Full vs. Light-Handed Regulation of a Network Industry
The access pricing problem emerges when a vertically integrated firm (the incumbent) provides an essential service in the upstream market, to an entrant. Both firms produce a final service and compete in the downstream market. The standard treatment of this problem has been to add the access price to the list of instruments available to a regulator who maximizes a social welfare function. Motivated by the international trend to reduce the number of prices set by regulation, we use a light handed regulation approach in which the only tool available to the regulator is the access price, and where retail prices are set by quantity competition in the downstream market. In this setup, we find that a regulator seeking to maximize total market surplus will set an access price that subsidizes the entrant, so that entrants that are less efficient than the incumbent firm can survive in the market. We then compare the outcomes of the full regulation model with those of the light-handed regulation model, in terms of final prices, firm profits, and consumer surplus. When the regulator faces incomplete information about entrant firms' costs and cannot offer a menu of contracts to potential entrants, we find examples in which light handed regulation can dominate full regulation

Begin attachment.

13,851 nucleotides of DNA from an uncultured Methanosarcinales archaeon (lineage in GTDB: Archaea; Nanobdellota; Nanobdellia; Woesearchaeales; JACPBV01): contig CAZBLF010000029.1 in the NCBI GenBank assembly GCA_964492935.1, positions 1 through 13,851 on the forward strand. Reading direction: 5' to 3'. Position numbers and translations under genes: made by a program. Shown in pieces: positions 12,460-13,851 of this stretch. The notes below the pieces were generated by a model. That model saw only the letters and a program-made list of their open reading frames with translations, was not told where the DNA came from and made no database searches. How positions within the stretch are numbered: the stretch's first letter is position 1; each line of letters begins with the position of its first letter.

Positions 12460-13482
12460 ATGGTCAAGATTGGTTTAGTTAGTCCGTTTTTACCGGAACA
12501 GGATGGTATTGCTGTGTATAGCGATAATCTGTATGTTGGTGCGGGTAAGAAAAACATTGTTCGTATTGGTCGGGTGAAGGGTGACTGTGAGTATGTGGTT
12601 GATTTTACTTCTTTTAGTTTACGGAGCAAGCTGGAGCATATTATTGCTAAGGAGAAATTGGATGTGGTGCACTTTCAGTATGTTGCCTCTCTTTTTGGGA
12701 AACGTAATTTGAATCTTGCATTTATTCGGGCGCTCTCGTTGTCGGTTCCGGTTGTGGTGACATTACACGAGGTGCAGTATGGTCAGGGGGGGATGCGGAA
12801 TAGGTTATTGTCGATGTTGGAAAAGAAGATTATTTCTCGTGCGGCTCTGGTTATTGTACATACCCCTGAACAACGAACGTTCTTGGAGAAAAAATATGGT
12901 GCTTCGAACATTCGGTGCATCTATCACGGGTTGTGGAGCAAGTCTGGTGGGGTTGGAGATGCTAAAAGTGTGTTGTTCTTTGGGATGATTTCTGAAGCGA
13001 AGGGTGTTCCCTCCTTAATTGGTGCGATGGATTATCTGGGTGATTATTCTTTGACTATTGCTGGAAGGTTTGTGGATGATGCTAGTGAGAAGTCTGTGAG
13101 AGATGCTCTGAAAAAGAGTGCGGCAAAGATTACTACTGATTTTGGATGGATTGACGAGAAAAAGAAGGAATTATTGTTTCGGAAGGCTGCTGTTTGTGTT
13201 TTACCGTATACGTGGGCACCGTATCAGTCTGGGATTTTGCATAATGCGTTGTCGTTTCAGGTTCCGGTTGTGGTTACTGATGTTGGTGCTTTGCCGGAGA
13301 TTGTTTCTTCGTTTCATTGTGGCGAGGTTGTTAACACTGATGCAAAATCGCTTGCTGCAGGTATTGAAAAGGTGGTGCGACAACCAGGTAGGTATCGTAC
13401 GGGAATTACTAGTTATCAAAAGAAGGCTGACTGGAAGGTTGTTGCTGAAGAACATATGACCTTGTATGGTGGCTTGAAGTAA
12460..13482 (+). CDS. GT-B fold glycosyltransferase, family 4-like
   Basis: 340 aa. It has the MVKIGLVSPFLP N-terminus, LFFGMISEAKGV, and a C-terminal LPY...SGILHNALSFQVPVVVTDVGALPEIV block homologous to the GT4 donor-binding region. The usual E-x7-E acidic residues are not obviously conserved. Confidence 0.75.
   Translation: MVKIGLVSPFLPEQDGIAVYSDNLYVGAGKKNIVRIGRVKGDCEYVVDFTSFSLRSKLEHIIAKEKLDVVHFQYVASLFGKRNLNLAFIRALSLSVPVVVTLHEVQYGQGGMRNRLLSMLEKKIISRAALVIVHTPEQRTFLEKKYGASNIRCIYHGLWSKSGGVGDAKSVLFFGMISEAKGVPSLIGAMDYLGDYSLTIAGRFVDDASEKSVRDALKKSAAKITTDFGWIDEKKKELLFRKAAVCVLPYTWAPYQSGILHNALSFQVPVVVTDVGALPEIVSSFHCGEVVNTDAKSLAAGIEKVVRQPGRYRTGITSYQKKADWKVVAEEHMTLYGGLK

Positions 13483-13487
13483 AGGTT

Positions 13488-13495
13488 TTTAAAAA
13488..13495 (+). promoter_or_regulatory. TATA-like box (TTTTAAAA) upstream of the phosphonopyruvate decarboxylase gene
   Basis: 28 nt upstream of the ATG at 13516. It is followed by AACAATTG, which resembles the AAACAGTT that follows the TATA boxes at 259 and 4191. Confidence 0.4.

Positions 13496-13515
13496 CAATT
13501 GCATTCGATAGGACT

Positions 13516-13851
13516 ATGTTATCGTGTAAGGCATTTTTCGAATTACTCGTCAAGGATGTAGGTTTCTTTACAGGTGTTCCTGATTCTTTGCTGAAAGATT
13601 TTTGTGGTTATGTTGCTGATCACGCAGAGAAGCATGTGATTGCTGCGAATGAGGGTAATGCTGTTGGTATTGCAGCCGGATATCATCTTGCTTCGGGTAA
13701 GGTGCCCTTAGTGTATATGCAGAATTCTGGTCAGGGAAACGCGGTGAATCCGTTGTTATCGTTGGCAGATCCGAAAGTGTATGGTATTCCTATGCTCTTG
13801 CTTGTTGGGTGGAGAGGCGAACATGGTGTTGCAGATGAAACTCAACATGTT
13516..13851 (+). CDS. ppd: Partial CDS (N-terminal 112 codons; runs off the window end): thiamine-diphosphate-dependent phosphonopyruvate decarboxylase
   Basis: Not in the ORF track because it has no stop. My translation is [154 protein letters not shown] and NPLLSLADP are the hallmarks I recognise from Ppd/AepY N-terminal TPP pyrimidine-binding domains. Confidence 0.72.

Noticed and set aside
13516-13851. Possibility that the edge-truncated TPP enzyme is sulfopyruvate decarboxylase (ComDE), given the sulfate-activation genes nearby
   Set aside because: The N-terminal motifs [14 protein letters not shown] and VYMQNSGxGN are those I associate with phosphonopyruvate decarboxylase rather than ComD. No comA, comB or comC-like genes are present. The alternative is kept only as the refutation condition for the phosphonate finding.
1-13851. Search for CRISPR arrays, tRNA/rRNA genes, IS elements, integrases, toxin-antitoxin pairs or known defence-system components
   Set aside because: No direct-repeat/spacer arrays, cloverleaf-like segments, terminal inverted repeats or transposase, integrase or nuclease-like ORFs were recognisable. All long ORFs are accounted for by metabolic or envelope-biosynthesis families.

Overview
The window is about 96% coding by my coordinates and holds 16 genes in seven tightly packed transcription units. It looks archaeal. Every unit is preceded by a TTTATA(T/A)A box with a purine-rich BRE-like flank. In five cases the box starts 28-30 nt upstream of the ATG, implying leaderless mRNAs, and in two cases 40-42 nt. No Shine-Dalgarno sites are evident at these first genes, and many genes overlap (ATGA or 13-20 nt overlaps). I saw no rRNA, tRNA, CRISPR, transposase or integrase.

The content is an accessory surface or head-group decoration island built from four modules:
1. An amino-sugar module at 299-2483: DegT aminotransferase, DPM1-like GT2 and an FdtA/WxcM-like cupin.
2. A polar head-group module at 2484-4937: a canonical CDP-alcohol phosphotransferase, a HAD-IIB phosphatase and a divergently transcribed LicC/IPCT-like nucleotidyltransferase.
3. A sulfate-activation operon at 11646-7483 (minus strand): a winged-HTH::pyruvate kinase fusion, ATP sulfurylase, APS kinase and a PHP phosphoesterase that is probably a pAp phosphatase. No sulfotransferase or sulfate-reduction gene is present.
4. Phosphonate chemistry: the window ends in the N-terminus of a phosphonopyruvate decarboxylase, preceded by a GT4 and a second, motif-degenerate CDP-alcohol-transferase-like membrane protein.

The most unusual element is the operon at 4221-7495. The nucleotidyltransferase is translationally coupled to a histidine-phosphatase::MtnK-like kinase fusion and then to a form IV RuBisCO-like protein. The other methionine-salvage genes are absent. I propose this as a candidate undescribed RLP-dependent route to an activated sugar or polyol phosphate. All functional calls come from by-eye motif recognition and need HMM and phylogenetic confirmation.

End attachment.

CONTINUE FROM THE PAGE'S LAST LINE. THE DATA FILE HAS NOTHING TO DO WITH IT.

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- King, Stephen P. & Maddock, Rodney, 1999. "Light-handed regulation of access in Australia: negotiation with arbitration," Information Economics and Policy, Elsevier, vol. 11(1), pages 1-22, March.
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Discussion Paper Series In Economics And Econometrics
9532, Economics Division, School of Social Sciences, University of Southampton.
- Laffont, Jean-Jacques & Tirole, Jean, 1996. "Creating Competition through Interconnection: Theory and Practice," Journal of Regulatory Economics, Springer, vol. 10(3), pages 227-56, November.
- John Vickers, 1995. "Competition and Regulation in Vertically Related Markets," Review of Economic Studies, Oxford University Press, vol. 62(1), pages 1-17.
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